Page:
Wednesday, December 14, 2022

Potential transatlantic divergence in tech competition regulation: App Store legislation, Activision Blizzard acquisition--can the cradle of antitrust law regain thought leadership?

The United States is more advanced than Europe in various ways, though not in every respect. Over the past couple of days, I have seen some news--primarily from Bloomberg--concerning mobile app stores as well as vertical mergers that surprisingly suggest the EU is currently has smarter priorities in place when it comes to tech competition regulation. The cradle of antitrust law can regain its thought leadership, but must get its act together--such as its Open App Markets Act (OAMA).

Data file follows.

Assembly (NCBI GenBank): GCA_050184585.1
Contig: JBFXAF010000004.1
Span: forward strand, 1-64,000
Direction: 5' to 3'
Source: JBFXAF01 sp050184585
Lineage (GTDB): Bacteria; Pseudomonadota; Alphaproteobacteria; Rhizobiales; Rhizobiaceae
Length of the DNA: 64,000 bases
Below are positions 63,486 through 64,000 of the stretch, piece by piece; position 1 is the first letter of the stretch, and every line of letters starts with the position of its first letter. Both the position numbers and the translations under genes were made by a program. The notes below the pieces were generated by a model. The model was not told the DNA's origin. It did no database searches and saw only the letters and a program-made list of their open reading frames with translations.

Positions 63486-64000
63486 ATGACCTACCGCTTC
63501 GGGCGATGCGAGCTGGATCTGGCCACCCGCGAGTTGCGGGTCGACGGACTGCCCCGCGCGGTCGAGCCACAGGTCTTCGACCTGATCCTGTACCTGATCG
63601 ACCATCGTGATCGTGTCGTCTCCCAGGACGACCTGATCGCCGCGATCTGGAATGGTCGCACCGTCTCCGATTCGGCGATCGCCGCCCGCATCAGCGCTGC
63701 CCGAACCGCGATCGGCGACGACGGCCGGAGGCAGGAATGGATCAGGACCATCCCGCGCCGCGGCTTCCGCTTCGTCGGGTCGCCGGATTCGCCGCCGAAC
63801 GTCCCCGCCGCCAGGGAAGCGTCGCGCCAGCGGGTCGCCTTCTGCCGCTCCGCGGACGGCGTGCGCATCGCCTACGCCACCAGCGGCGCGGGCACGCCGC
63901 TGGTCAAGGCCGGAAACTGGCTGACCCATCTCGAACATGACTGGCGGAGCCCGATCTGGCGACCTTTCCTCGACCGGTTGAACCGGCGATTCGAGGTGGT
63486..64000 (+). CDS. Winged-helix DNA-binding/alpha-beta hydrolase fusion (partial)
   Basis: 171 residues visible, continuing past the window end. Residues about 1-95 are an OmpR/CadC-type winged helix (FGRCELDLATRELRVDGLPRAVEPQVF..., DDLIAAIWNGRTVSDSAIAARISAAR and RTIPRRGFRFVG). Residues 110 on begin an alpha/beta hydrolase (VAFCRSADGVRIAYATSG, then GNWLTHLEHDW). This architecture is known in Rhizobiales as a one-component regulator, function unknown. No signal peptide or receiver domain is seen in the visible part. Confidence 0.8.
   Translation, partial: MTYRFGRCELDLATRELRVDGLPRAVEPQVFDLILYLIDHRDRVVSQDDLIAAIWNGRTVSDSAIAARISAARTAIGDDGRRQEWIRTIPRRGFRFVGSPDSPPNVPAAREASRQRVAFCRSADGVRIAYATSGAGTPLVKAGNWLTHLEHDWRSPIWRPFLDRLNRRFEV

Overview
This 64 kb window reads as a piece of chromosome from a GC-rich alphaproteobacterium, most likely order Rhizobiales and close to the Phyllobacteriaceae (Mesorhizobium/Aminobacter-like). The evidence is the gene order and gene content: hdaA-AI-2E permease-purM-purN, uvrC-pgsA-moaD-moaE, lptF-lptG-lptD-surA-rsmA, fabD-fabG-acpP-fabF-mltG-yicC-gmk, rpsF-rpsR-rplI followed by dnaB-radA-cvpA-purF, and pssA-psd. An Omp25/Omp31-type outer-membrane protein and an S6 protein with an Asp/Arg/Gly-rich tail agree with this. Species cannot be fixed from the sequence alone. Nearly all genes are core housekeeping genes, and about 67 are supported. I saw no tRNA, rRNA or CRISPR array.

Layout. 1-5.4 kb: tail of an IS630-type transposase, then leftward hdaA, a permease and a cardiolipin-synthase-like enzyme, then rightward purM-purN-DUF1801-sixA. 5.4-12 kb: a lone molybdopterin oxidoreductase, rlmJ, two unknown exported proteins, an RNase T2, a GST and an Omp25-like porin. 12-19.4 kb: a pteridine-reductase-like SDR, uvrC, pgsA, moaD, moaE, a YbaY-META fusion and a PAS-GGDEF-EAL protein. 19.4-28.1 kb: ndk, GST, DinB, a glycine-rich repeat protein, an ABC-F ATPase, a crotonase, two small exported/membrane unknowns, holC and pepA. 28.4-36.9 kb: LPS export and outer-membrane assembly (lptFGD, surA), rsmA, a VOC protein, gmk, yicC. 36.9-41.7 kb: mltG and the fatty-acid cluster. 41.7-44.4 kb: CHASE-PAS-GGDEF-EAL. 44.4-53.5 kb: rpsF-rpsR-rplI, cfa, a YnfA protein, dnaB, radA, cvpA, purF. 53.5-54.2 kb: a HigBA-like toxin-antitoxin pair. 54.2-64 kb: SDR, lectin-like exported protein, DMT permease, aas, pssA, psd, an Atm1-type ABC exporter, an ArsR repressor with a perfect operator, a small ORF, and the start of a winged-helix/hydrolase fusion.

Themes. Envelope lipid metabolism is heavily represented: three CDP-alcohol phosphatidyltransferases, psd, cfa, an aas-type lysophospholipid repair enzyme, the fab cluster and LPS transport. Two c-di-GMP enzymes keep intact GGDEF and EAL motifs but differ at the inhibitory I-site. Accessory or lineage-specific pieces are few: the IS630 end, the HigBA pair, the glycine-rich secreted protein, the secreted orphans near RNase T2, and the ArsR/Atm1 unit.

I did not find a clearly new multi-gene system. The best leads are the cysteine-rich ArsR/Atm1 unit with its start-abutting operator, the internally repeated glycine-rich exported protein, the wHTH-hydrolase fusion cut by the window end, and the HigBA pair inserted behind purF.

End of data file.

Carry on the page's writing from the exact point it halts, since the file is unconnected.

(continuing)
On Tuesday, Bloomberg reported on a statement by Microsoft President Brad Smith at his company's annual shareholder meeting the same day, according to which he's confident in his case for the acquisition of Activision Blizzard King (NASDAQ:ATVI), but also said this:

"I’m disappointed that the FTC didn’t give us the opportunity to even sit down with the staff to even talk about our proposal to even see if there was a solution there."

The Federal Trade Commission didn't dispute this specifically and merely told Bloomberg that remedy proposals will always be considered. But it's one thing whether a company can submit a proposal and it will be read (more or less) and another whether a competition authority constructively resolves a potential issue through dialog. It's a lot easier to work out a solution if the two sides meet and talk.